Henry Gray (18251861). Anatomy of the Human Body. 1918.
Structure.The spinal dura mater resembles in structure the meningeal or supporting layer of the cranial dura mater, consisting of white fibrous and elastic tissue arranged in bands or lamellæ which, for the most part, are parallel with one another and have a longitudinal arrangement. Its internal surface is smooth and covered by a layer of mesothelium. It is sparingly supplied with bloodvessels, and a few nerves have been traced into it.
The ArachnoidThe arachnoid is a delicate membrane enveloping the brain and medulla spinalis and lying between the pia mater internally and the dura mater externally; it is separated from the pia mater by the subarachnoid cavity, which is filled with cerebrospinal fluid.
The Cranial Part (arachnoidea encephali) of the arachnoid invests the brain loosely, and does not dip into the sulci between the gyri, nor into the fissures, with the exception of the longitudinal. On the upper surface of the brain the arachnoid is thin and transparent; at the base it is thicker, and slightly opaque toward the central part, where it extends across between the two temporal lobes in front of the pons, so as to leave a considerable interval between it and the brain.
The Spinal Part (arachnoidea spinalis) of the arachnoid is a thin, delicate, tubular membrane loosely investing the medulla spinalis. Above, it is continuous with the cranial arachnoid; below, it widens out and invests the cauda equina and the nerves proceeding from it. It is separated from the dura mater by the subdural space, but here and there this space is traversed by isolated connective-tissue trabeculæ, which are most numerous on the posterior surface of the medulla spinalis.
The arachnoid surrounds the cranial and spinal nerves, and encloses them in loose sheaths as far as their points of exit from the skull and vertebral canal.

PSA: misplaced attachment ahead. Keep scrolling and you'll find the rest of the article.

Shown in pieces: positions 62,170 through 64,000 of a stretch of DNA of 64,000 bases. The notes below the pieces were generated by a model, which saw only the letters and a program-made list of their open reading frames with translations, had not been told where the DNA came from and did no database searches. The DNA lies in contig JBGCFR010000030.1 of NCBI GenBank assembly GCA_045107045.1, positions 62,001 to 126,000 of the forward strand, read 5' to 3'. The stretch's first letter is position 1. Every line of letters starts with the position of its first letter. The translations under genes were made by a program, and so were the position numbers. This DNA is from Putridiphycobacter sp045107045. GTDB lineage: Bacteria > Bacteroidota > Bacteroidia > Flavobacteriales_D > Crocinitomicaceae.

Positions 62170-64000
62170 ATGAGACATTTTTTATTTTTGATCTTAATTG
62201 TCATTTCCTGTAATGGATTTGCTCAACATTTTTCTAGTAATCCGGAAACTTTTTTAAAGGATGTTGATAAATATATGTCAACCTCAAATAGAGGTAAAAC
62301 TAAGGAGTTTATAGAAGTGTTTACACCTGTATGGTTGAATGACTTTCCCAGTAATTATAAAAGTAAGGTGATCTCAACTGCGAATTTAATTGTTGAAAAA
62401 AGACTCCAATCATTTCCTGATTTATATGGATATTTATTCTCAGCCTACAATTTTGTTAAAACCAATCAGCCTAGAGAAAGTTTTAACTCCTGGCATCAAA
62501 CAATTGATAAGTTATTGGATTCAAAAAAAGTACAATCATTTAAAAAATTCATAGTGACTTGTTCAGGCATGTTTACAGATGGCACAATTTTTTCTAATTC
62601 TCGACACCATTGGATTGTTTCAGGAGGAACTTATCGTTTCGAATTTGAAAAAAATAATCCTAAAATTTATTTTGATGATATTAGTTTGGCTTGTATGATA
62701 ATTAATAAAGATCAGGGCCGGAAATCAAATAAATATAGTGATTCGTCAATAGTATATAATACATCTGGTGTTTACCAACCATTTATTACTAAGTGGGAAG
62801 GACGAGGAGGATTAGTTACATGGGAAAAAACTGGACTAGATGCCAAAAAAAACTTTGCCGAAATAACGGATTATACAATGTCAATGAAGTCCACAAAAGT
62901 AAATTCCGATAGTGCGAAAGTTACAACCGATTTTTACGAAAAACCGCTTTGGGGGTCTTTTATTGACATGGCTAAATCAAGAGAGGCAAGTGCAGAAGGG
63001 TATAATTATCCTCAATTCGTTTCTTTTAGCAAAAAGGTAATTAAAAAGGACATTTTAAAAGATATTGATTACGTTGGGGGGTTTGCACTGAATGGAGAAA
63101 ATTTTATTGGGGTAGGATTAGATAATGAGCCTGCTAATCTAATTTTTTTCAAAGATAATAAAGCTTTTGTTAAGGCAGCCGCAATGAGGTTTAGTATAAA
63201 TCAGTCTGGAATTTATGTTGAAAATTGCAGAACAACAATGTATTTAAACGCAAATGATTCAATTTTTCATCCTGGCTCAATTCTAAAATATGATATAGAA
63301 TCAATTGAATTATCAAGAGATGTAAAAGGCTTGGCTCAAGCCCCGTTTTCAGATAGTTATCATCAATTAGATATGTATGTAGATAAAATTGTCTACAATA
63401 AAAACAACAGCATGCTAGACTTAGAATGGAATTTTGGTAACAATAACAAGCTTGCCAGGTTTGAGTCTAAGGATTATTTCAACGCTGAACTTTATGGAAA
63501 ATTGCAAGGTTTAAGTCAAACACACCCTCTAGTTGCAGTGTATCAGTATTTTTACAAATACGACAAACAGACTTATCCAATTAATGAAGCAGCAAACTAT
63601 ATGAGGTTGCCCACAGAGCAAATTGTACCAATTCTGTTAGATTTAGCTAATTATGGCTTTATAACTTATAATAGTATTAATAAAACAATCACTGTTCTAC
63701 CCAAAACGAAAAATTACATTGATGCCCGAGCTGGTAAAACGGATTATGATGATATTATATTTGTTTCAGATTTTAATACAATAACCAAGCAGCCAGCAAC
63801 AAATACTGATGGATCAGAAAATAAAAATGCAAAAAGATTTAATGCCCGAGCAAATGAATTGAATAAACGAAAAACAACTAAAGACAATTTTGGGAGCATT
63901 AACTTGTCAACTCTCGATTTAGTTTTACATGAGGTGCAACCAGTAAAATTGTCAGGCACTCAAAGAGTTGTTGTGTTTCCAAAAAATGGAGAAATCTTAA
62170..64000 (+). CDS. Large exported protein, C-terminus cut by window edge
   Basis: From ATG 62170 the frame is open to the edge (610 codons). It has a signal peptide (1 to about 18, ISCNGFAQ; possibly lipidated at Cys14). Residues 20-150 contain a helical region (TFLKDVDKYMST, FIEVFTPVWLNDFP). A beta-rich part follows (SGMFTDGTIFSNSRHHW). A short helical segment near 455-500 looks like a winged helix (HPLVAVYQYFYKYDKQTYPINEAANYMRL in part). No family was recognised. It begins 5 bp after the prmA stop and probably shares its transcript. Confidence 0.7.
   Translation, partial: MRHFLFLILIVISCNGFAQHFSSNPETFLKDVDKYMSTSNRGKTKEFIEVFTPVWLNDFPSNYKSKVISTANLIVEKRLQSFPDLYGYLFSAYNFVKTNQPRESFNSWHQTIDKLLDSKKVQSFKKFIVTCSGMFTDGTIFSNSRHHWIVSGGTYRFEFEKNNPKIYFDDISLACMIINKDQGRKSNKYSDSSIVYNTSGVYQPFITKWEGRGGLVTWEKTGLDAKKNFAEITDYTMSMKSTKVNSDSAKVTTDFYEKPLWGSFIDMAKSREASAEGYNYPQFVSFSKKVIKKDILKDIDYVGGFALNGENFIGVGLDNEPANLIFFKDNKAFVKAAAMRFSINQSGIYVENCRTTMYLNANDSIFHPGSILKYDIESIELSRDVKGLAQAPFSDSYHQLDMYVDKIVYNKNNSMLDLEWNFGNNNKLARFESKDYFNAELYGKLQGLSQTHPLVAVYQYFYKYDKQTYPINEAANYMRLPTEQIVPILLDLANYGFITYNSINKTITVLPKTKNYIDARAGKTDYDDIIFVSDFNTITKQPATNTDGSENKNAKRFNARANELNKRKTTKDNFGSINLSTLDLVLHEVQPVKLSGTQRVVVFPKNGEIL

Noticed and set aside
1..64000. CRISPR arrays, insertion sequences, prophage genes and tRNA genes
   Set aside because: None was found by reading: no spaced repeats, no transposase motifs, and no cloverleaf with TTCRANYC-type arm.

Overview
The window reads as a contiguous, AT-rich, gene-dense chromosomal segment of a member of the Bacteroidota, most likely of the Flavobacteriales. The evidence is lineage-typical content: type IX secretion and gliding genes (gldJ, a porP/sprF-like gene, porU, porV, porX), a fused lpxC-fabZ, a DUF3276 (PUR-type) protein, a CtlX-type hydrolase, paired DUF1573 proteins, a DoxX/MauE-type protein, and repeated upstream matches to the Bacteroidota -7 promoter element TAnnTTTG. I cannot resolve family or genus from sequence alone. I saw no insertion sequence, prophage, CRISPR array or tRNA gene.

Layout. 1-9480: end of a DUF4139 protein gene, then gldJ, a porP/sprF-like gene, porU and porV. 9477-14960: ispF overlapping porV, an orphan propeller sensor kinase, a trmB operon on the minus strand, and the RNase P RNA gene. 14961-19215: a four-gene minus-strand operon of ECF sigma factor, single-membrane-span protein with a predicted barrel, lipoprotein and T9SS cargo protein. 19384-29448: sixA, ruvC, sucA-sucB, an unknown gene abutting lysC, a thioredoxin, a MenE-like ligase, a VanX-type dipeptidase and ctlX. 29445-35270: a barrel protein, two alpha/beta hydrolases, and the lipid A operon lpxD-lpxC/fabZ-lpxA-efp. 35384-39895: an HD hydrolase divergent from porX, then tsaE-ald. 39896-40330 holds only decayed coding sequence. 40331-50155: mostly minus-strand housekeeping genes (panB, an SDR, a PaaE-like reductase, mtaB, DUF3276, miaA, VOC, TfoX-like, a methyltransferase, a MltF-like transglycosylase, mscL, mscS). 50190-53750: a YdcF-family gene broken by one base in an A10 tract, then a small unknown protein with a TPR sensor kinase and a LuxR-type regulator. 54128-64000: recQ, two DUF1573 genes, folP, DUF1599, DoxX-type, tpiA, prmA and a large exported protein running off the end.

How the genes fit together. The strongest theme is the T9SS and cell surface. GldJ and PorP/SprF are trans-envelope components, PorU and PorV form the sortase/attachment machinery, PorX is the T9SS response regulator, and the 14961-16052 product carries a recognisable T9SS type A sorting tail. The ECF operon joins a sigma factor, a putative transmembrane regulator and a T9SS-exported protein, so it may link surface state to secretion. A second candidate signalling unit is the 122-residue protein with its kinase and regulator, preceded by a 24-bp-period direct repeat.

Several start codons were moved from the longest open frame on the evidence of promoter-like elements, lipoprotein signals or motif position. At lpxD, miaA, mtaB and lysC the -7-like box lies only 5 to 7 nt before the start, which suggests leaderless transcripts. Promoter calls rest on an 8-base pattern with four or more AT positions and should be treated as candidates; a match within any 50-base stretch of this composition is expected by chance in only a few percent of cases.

Structure.The arachnoid consists of bundles of white fibrous and elastic tissue intimately blended together. Its outer surface is covered with a layer of low cuboidal mesothelium. The inner surface and the trabeculæ are likewise covered by a somewhat low type of cuboidal mesothelium which in places are flattened to a pavement type. Vessels of considerable size, but few in number, and, according to Bochdalek, a rich plexus of nerves derived from the motor root of the trigeminal, the facial, and the accessory nerves, are found in the arachnoid.
The Subarachnoid Cavity (cavum subarachnoideale; subarachnoid space) is the interval between the arachnoid and pia mater. It is occupied by a spongy tissue consisting of trabeculæ of delicate connective tissue, and intercommunicating channels in which the subarachnoid fluid is contained. This cavity is small on the surface of the hemispheres of the brain; on the summit of each gyrus the pia mater and the arachnoid are in close contact; but in the sulci between the gyri, triangular spaces are left, in which the subarachnoid trabecular tissue is found, for the pia mater dips into the sulci, whereas the arachnoid bridges across them from gyrus to gyrus. At certain parts of the base of the brain, the arachnoid is separated from the pia mater by wide intervals, which communicate freely with each other and are named subarachnoid cisternæ; in these the subarachnoid tissue is less abundant.
Subarachnoid Cisternæ (cisternæ subarachnoidales) (Fig. 768).The cisterna cerebellomedullaris (cisterna magna) is triangular on sagittal section, and results from the arachnoid bridging over the interval between the medulla oblongata and the under surfaces of the hemispheres of the cerebellum; it is continuous with the subarachnoid cavity of the medulla spinalis at the level of the foramen magnum. The cisterna pontis is a considerable space on the ventral aspect of the pons. It contains the basilar artery, and is continuous behind with the subarachnoid cavity of the medulla spinalis, and with the cisterna cerebellomedullaris; and in front of the pons with the cisterna interpeduncularis. The cisterna interpeduncularis (cisterna basalis) is a wide cavity where the arachnoid extends across between the two temporal lobes. It encloses the cerebral peduncles and the structures contained in the interpeduncular fossa, and contains the arterial circle of Willis.